Amid a resurgence of the coronavirus pandemic, and after almost a year of questioning medical advice and flaunting rules about mask-wearing, President Donald Trump announces that he and First Lady Melania Trump have tested positive for COVID-19 in an early-morning tweet on October 2, 2020. Coming a week after a White House gathering celebrating his nomination of Amy Coney Barrett to the Supreme Court and just 48 hours after his first debate against Democratic presidential nominee Joe Biden, Trump’s announcement precipitates several days of uncertainty in Washington and around the country.

“You don’t have to do it,” Trump told the nation on April 3, the first time he addressed the Center for Disease Control’s recommendation that Americans wear masks to prevent the spread of coronavirus. “I don’t think I’m going to be doing it.” Trump never fully embraced masks or social distancing, and reportedly chastised aides who wore masks in his presence even as case numbers began to climb for a second time in the fall of 2020. Masks were few and far between at the September 26 ceremony announcing Barrett’s nomination, an event that became infamous over the next week as a number of high-profile attendees later tested positive for COVID.

When news broke that Hope Hicks, one of Trump’s advisors, had tested positive, speculation swirled that Trump and the First Family could have contracted the virus. Around 1 a.m. on October 2, Trump confirmed his diagnosis, tweeting “Tonight, @FLOTUS and I tested positive for COVID-19. We will begin our quarantine and recovery process immediately. We will get through this TOGETHER!”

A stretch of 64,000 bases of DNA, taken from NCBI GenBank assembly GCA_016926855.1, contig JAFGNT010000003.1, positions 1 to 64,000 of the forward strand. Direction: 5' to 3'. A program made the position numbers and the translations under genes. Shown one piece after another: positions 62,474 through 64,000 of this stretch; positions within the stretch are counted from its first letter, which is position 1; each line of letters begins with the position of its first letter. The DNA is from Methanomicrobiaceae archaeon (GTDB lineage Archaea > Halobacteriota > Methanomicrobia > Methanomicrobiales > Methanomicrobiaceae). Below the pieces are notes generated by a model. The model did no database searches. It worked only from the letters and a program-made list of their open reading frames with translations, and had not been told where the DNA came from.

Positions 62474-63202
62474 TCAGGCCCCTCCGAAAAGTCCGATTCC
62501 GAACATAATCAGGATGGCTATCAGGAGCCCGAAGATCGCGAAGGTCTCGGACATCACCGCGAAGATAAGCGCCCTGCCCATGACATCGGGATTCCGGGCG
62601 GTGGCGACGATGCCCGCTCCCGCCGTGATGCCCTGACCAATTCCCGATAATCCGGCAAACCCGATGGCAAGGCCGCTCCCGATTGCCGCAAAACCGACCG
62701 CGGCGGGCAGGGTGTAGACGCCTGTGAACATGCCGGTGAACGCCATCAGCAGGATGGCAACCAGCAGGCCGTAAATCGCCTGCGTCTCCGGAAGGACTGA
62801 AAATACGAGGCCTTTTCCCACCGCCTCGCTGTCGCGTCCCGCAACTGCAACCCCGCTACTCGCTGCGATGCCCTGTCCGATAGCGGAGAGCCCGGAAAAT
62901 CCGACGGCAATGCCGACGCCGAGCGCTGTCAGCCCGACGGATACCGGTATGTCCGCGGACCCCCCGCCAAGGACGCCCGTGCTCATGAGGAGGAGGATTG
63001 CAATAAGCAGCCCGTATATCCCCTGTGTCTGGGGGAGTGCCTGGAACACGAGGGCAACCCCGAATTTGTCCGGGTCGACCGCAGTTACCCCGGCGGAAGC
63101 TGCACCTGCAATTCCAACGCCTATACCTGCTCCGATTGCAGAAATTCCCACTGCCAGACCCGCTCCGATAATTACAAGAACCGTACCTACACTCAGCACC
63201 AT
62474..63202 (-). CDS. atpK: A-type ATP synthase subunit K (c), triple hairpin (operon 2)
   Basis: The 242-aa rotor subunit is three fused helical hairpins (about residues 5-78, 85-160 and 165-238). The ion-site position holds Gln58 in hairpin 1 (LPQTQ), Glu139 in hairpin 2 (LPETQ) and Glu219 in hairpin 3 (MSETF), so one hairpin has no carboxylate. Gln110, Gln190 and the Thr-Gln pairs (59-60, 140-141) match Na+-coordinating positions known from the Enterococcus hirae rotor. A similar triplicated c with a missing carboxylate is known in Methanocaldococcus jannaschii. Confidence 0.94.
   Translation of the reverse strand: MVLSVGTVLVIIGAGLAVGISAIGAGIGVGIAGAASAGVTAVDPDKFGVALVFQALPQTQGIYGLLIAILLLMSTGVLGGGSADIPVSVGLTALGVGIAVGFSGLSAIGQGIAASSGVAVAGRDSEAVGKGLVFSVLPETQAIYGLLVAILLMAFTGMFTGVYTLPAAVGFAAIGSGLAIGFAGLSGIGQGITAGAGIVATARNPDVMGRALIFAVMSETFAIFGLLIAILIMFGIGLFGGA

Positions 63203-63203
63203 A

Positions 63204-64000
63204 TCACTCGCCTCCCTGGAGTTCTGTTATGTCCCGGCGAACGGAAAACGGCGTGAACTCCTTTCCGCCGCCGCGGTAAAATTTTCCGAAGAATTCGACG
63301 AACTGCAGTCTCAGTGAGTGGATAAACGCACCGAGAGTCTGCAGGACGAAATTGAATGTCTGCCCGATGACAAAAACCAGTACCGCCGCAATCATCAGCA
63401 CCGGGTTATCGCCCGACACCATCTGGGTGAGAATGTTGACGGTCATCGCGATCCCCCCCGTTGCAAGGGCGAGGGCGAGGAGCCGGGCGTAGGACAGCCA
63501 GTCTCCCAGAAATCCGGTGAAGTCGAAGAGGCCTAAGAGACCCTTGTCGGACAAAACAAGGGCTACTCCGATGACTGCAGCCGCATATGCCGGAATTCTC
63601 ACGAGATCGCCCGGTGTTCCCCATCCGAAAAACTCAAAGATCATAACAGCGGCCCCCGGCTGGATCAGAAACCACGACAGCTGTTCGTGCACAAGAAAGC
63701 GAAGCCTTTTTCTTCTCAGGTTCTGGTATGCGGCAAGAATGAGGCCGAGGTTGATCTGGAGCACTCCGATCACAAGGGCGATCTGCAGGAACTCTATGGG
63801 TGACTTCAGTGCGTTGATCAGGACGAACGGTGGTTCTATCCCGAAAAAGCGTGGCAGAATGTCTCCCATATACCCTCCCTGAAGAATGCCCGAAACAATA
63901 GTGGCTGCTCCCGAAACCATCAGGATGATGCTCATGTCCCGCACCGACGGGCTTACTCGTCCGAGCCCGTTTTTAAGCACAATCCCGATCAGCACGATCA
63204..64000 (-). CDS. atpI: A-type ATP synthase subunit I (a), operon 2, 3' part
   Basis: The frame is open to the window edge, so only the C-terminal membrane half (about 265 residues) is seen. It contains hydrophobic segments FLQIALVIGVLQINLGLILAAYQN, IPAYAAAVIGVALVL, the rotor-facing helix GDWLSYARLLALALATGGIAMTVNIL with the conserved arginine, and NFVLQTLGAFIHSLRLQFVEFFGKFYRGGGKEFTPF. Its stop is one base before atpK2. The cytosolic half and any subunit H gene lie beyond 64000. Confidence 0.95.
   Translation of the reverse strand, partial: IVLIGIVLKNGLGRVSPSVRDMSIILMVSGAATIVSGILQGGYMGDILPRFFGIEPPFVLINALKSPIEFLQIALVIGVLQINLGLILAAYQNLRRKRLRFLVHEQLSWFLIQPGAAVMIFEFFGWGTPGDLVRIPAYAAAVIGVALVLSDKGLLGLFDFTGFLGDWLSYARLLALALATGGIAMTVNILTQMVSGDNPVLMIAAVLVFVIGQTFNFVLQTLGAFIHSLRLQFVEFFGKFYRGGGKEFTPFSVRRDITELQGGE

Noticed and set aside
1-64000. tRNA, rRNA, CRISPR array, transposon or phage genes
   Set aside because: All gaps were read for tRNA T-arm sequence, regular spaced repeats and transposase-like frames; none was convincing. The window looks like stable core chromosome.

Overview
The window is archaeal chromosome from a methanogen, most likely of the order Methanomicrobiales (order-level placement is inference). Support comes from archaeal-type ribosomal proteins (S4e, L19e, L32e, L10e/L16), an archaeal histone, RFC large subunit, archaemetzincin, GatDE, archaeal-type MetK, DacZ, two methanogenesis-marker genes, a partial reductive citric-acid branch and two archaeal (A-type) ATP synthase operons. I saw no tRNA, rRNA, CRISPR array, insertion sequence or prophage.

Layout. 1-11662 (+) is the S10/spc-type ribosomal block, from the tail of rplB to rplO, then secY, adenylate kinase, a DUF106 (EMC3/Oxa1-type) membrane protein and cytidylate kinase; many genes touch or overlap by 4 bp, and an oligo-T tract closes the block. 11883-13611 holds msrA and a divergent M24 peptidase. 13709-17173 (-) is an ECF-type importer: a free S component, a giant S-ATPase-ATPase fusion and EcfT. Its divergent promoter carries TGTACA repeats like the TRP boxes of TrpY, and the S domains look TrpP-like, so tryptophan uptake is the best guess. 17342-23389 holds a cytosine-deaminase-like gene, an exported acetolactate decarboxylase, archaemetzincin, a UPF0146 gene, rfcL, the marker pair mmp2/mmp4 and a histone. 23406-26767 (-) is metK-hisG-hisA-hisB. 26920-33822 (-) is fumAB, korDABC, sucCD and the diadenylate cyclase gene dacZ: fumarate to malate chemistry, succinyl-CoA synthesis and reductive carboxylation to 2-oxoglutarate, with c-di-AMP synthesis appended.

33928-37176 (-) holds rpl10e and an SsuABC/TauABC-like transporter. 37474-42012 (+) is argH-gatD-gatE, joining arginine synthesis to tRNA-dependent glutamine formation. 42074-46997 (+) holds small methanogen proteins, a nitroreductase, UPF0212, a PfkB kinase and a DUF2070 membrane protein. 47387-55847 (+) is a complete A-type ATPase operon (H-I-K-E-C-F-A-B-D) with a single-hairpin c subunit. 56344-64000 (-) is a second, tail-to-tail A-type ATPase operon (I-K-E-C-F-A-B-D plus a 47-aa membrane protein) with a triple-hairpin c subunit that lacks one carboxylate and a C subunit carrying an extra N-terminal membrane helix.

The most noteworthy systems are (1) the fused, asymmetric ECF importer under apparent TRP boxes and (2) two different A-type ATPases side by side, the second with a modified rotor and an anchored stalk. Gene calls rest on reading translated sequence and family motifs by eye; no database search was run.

Although those close to him kept the seriousness of his condition secret even from others in the West Wing, the president’s fever became debilitating and he was placed on oxygen. The FDA hurriedly approved an experimental treatment of monoclonal antibodies, and doctors warned that someone in his condition—74 and medically obese, Trump was considered to be at high very high risk—should be taken to the hospital. Reluctantly, Trump went to the hospital later in the day on October 2, a Friday, and remained there over the weekend. 

Although doctors warned that his departure from Walter Reed was premature, Trump returned to the White House on Monday and made a full recovery. Trump claimed he had “learned a lot” about COVID from his experience, but he and his supporters continued to question the effectiveness of masks, vaccines and other CDC recommendations. Trump’s bout with COVID was probably the most highly-publicized in the world, and it was impossible to ignore the irony of the president being laid low just hours after holding a rally at which he claimed that “the end of the pandemic is in sight.” COVID cases in the United States continued to climb following Trump’s recovery, and his prediction proved entirely unfounded. By the time he left office in January of 2021, some 400,000 Americans had died of COVID.

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